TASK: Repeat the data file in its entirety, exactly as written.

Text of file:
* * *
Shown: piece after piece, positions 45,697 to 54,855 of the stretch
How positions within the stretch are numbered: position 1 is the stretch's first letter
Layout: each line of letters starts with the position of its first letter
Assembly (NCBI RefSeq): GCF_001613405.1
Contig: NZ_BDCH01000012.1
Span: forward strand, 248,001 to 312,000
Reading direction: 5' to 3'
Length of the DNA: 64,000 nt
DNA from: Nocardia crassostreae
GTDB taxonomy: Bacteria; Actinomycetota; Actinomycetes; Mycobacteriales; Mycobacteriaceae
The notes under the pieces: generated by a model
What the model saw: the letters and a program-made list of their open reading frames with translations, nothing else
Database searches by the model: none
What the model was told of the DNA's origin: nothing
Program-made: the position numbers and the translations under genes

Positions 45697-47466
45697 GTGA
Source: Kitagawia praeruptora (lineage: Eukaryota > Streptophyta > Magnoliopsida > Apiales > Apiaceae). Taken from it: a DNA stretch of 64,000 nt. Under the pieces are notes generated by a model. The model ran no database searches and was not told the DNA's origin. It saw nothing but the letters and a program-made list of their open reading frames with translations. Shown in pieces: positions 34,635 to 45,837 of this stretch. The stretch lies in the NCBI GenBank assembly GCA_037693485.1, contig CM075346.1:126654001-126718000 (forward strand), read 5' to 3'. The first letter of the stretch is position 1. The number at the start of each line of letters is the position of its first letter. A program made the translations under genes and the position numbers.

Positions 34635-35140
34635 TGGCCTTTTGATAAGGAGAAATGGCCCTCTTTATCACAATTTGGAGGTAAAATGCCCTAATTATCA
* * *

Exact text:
Shown: piece after piece, positions 45,697 to 54,855 of the stretch
How positions within the stretch are numbered: position 1 is the stretch's first letter
Layout: each line of letters starts with the position of its first letter
Assembly (NCBI RefSeq): GCF_001613405.1
Contig: NZ_BDCH01000012.1
Span: forward strand, 248,001 to 312,000
Reading direction: 5' to 3'
Length of the DNA: 64,000 nt
DNA from: Nocardia crassostreae
GTDB taxonomy: Bacteria; Actinomycetota; Actinomycetes; Mycobacteriales; Mycobacteriaceae
The notes under the pieces: generated by a model
What the model saw: the letters and a program-made list of their open reading frames with translations, nothing else
Database searches by the model: none
What the model was told of the DNA's origin: nothing
Program-made: the position numbers and the translations under genes

Positions 45697-47466
45697 GTGA
Source: Kitagawia praeruptora (lineage: Eukaryota > Streptophyta > Magnoliopsida > Apiales > Apiaceae). Taken from it: a DNA stretch of 64,000 nt. Under the pieces are notes generated by a model. The model ran no database searches and was not told the DNA's origin. It saw nothing but the letters and a program-made list of their open reading frames with translations. Shown in pieces: positions 34,635 to 45,837 of this stretch. The stretch lies in the NCBI GenBank assembly GCA_037693485.1, contig CM075346.1:126654001-126718000 (forward strand), read 5' to 3'. The first letter of the stretch is position 1. The number at the start of each line of letters is the position of its first letter. A program made the translations under genes and the position numbers.

Positions 34635-35140
34635 TGGCCTTTTGATAAGGAGAAATGGCCCTCTTTATCACAATTTGGAGGTAAAATGCCCTAATTATCA